[My study summary and IQ estimate for Guadeloupe are withdrawn until I can get some necessary clarifications about the control group from the study authors (Massina et al, 2000). H/T to a reader from Martinique.]
The Turks and Caicos Islands is classified as a British Overseas Territory (other examples are Bermuda and the Cayman Islands). It has a population of 32,000, and its demographics are 88% black and 8% white. Like many small Caribbean territories, the Turks and Caicos Islands enjoy a high standard of living fueled by finance and tourism.
Lynn & Vanhanen do not have a study for this territory and, with the exception of Bermuda, they don’t include British Overseas Territories in their full dataset of estimated scores.
In this short post I summarize one study for the Turks and Caicos Islands.
The American Virgin Islands are a territorial possession of the United States. According to the 2010 census, it has a population of 106,405 and an ethnic composition that is 76% black and 15.6% white. Almost all of the inhabitants live on three main islands: St. Croix, St. John, and St. Thomas. Virgin Islanders, much like Puerto Ricans, are United States citizens, but there has not been a similar push for U.S. statehood in this small territory.
Here I discuss several studies that have looked at the intelligence and academic skills of Virgin Islanders.
The Commonwealth of Puerto Rico is a Spanish-speaking territory of the United States. Puerto Ricans are United States citizens—they can freely migrate between the island and the states, join the military, or even run for president. But they can’t vote for president, because the territory is not a U.S. state. In three referendums from 1967 to 1998, Puerto Rican voters rejected both political independence and U.S. statehood. However, in November 2012 a solid majority (61.3%) voted in favor of statehood. This kind of political nudging could quite possibly result in Puerto Rico becoming the 51st U.S. state … but only Congress and the president have authority over the matter, and analysts agree that approval is unlikely. This particular referendum also left off the option traditionally most favored by Puerto Ricans: continued commonwealth status. Many islanders appear to feel that statehood offers few additional benefits over citizenship; a majority of Puerto Ricans already live on the U.S. mainland (5 million vs. 3.7 million).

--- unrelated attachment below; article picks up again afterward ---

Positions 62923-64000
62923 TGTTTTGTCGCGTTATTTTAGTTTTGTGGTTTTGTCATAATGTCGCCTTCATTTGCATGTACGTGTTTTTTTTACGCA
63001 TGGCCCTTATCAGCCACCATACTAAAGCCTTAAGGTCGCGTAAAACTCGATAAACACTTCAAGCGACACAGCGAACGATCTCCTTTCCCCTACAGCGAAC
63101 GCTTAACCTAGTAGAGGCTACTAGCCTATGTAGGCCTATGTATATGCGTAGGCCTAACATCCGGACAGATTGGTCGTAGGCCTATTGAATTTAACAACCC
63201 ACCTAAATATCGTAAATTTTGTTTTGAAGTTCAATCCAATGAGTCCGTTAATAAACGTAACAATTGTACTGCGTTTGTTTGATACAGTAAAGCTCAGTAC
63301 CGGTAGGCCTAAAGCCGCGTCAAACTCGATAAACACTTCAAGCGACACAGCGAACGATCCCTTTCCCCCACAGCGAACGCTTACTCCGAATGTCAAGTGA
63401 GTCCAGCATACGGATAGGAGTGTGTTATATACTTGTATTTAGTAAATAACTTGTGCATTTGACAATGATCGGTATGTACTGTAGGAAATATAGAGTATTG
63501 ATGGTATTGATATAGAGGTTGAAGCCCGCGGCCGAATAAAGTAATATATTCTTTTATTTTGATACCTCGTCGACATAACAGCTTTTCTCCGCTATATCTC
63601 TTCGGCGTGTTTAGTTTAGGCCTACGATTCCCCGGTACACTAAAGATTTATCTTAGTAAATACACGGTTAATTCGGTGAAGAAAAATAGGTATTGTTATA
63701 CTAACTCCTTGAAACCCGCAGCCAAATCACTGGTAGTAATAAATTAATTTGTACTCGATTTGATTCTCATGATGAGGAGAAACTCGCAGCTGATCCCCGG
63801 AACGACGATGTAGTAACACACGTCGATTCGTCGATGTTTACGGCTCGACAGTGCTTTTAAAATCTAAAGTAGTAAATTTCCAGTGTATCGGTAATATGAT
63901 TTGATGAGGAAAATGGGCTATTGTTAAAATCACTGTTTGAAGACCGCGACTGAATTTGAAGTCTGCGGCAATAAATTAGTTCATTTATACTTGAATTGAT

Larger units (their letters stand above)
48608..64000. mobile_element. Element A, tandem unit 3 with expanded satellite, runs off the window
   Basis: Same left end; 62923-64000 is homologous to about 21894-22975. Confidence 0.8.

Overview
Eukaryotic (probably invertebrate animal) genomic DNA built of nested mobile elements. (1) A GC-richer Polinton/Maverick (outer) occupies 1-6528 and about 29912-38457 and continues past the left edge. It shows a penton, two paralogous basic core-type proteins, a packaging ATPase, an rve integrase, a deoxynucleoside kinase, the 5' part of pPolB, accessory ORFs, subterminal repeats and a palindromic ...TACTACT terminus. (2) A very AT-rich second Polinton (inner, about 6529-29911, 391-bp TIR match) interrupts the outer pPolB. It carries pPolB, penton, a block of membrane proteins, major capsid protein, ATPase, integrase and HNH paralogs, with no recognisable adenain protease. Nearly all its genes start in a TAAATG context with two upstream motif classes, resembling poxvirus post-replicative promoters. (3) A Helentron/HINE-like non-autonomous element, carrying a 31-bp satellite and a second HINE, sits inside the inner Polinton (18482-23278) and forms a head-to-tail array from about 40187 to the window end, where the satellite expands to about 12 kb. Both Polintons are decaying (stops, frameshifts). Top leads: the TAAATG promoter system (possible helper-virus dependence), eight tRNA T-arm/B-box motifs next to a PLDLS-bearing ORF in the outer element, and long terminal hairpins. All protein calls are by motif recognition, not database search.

From the earliest days of intelligence testing, social scientists have taken a special interest in U.S. Hispanics. Proportionate to their numbers, it’s possible that more tests have been given to Hispanics than to blacks. But this special attention has also lacked focus. African-American test results have been subject to meticulous cataloging, synthesis and analysis (Shuey, 1966; Jensen, 1998; Jencks & Phillips, 1998) leading to somewhat of a consensus on the size and shape of the black-white cognitive performance gap. Yet there has not been a similar effort to process the disparate and voluminous literature on the abilities of U.S. Hispanics. Therefore there is less knowledge and consensus about the historical and contemporary test performance of Hispanic minorities.
Most of the U.S. Hispanic population is Mexican American (63%). Puerto Ricans are the second largest Hispanic minority (9.2% … or 15.3% including the Commonwealth). This post represents the first effort to comprehensively summarize the abilities of one of these two important American minority groups. Here I describe and analyze the results from over 70 studies that have measured the abilities of Puerto Ricans.